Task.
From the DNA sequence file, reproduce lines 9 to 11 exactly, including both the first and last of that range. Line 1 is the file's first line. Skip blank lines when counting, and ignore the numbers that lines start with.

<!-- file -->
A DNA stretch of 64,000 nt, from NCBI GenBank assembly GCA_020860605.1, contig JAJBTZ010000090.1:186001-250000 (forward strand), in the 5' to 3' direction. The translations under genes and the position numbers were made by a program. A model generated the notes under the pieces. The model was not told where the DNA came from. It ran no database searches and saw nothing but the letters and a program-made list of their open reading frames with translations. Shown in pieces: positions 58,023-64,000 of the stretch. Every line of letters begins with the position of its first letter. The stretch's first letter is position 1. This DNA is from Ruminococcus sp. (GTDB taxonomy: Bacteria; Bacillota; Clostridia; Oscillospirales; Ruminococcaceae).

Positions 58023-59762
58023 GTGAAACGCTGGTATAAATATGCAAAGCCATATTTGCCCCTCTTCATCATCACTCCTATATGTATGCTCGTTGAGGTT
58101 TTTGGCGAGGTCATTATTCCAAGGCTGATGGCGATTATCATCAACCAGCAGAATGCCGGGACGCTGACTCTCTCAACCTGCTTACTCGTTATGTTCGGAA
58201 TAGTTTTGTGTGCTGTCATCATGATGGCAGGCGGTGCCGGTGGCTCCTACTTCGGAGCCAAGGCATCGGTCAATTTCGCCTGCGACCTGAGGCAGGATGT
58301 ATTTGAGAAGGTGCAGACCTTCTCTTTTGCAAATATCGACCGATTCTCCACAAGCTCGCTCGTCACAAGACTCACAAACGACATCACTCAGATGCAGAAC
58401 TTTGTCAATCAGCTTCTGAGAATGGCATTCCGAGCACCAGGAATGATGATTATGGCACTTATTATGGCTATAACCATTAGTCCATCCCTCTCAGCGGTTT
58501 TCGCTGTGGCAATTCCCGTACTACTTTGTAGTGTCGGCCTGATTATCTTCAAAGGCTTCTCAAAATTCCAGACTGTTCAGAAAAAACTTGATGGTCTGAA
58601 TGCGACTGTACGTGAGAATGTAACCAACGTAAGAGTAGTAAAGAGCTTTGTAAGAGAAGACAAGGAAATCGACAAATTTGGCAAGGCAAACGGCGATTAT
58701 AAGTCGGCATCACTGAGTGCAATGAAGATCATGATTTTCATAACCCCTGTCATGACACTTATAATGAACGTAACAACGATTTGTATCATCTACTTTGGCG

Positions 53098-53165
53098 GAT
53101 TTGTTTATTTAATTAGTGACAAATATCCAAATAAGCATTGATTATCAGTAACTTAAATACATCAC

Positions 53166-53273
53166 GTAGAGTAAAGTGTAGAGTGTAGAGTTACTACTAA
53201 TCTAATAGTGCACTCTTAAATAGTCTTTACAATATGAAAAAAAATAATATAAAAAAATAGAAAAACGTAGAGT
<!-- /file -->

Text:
58601 TGCGACTGTACGTGAGAATGTAACCAACGTAAGAGTAGTAAAGAGCTTTGTAAGAGAAGACAAGGAAATCGACAAATTTGGCAAGGCAAACGGCGATTAT
58701 AAGTCGGCATCACTGAGTGCAATGAAGATCATGATTTTCATAACCCCTGTCATGACACTTATAATGAACGTAACAACGATTTGTATCATCTACTTTGGCG

Positions 53098-53165